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Homeschooling Legal FAQ

— Homeschool Association of California
Updated on Dec 16, 2008

What is the compulsory education law?

California's compulsory education law (Education Code § 48200) requires each person between 6 and 18 years of age to attend public, full-time day school, and requires their parents or guardians to send them, unless legally exempt. Parents who homeschool their children do so under one of these exemptions. The different exemptions can be found below under the section "How do I go about homeschooling legally?" Unless children are enrolled in a public school program or are exempt, they are truant. Complying with this law is essential.

Is homeschooling legal in California?

Yes, homeschooling is legal in California. There has never been any question that homeschooling is legal in California using a public school independent study program, a public charter school, or by tutoring your own child if you have a credential for the grades taught. Independent study programs through the more established private schools have also not been questioned. In the past, the California Department of Education (CDE) questioned independent homeschooling, and stated that homeschooling by establishing a private school in an individual's home was not authorized in California. This is no longer the case. The CDE is not taking a position on the legality of homeschooling. It continues to be the responsibility of the local school districts to determine if a private school has complied with the statutory requirements for establishing a school. Although homeschooling is not specifically permitted by statute and the word does not appear in the Education Code, it is not illegal as long as the homeschooler complies with one of the legal requirements for attendance in a public or private school or is tutored.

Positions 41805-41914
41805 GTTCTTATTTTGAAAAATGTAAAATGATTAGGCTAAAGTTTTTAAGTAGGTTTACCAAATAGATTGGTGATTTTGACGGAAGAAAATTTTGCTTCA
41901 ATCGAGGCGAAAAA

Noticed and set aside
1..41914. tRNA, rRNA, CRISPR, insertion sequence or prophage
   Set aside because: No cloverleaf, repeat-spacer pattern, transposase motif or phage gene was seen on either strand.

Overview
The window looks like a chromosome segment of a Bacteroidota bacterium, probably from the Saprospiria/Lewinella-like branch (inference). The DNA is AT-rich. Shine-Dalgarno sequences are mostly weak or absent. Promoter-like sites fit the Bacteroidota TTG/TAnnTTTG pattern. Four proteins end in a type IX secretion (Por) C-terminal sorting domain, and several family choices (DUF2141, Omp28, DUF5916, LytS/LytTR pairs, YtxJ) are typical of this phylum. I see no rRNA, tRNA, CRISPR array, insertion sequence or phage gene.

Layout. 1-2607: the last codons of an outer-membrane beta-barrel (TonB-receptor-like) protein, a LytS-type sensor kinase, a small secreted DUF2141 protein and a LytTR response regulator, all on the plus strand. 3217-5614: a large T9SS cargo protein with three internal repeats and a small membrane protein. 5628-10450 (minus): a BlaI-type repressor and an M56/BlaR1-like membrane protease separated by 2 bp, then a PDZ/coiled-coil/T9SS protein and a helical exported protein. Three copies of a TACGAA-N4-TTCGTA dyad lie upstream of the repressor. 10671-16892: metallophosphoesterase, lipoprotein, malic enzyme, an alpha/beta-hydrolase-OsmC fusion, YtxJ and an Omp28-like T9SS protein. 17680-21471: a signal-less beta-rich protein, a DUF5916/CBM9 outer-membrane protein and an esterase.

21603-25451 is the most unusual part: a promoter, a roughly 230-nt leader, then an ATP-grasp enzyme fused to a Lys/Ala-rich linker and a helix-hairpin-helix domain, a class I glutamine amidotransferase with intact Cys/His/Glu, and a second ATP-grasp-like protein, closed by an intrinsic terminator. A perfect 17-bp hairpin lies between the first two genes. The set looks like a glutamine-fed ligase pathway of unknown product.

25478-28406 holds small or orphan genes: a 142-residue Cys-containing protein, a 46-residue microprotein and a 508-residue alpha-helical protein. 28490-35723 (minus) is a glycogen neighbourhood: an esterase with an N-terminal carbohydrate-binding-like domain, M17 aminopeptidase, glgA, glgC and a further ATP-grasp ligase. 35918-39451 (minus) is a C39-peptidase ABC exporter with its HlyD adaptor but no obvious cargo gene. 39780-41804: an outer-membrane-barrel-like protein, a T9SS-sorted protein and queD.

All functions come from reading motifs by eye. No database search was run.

How do I go about homeschooling legally?

There are several exemptions from California's compulsory education law which provide homeschoolers with a variety of alternatives for homeschooling. You can:

  • Establish a private school, which involves taking some simple steps. A teaching credential is not necessary. Once the school is established, file a private school affidavit form.
  • Join a private school ISP, if it has filed its own private school affidavit in California. If it has not, then you must take all of the steps to establish your own private school and must file the private school affidavit.
  • Join a public school ISP (Independent Study Program), in which case your child is enrolled in public school.
  • Join a Charter School Homeschooling Program, in which case your child is enrolled in public school.
  • Employ a credentialed tutor; or, if you have the appropriate credential, you may be the tutor yourself.

You may decide which option best satisfies the current needs of your family. As your needs change, you may choose to use a different option. A full explanation of each option is available at http://www.hsc.org/chaos/legal/

Do I need a California Teaching Credential in order to teach my children at home?

When children are enrolled in some type of public program, their work is supervised by credentialed teachers. Most of the teaching, of course, is done at home, but parents do not need credentials themselves. Homeschooling parents who are using the private school option do not need a California teaching credential. The statute says, very plainly, that the teacher in a private school (meaning any private school, large or small) must be "capable of teaching". It is obviously a very vague requirement, but we generally believe that anyone of reasonable intelligence and mental health who can read and write in English, even if they do not have a high school or college degree, may be "capable of teaching." Many homeschool teachers attend education conferences, read educational materials, and locate the resources they need in order to meet the "capable of teaching" requirement. In fact, teachers in giant parochial high schools don't need to hold credentials, either. They have to be "capable of teaching," and it is left to the private school administrators and the schools' customers to decide if they are. However, if you are using the tutoring option, you must have a valid California teaching credential for the subjects and grade levels of children that you will be teaching.

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